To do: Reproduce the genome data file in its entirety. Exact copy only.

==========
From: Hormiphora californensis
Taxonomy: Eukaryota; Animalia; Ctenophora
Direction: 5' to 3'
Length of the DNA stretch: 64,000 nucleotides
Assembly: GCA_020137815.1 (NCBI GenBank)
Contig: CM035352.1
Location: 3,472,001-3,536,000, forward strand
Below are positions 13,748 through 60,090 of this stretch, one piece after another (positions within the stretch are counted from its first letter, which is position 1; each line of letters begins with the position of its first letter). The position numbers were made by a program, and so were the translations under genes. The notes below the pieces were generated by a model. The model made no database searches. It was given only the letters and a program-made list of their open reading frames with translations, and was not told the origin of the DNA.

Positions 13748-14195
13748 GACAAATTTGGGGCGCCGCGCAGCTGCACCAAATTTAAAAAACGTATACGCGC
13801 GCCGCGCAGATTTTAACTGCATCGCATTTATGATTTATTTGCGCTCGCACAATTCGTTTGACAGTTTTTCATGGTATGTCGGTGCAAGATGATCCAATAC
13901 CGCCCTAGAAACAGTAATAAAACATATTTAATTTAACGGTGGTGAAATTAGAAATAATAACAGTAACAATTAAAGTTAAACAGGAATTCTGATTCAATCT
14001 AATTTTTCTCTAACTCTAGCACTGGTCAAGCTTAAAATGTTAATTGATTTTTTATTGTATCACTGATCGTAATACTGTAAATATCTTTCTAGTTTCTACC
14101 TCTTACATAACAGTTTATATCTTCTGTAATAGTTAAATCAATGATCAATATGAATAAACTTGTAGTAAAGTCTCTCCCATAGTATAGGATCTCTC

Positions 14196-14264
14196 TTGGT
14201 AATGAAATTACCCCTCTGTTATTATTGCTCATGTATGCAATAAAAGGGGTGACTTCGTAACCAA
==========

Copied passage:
From: Hormiphora californensis
Taxonomy: Eukaryota; Animalia; Ctenophora
Direction: 5' to 3'
Length of the DNA stretch: 64,000 nucleotides
Assembly: GCA_020137815.1 (NCBI GenBank)
Contig: CM035352.1
Location: 3,472,001-3,536,000, forward strand
Below are positions 13,748 through 60,090 of this stretch, one piece after another (positions within the stretch are counted from its first letter, which is position 1; each line of letters begins with the position of its first letter). The position numbers were made by a program, and so were the translations under genes. The notes below the pieces were generated by a model. The model made no database searches. It was given only the letters and a program-made list of their open reading frames with translations, and was not told the origin of the DNA.

Positions 13748-14195
13748 GACAAATTTGGGGCGCCGCGCAGCTGCACCAAATTTAAAAAACGTATACGCGC
13801 GCCGCGCAGATTTTAACTGCATCGCATTTATGATTTATTTGCGCTCGCACAATTCGTTTGACAGTTTTTCATGGTATGTCGGTGCAAGATGATCCAATAC
13901 CGCCCTAGAAACAGTAATAAAACATATTTAATTTAACGGTGGTGAAATTAGAAATAATAACAGTAACAATTAAAGTTAAACAGGAATTCTGATTCAATCT
14001 AATTTTTCTCTAACTCTAGCACTGGTCAAGCTTAAAATGTTAATTGATTTTTTATTGTATCACTGATCGTAATACTGTAAATATCTTTCTAGTTTCTACC
14101 TCTTACATAACAGTTTATATCTTCTGTAATAGTTAAATCAATGATCAATATGAATAAACTTGTAGTAAAGTCTCTCCCATAGTATAGGATCTCTC

Positions 14196-14264
14196 TTGGT
14201 AATGAAATTACCCCTCTGTTATTATTGCTCATGTATGCAATAAAAGGGGTGACTTCGTAACCAA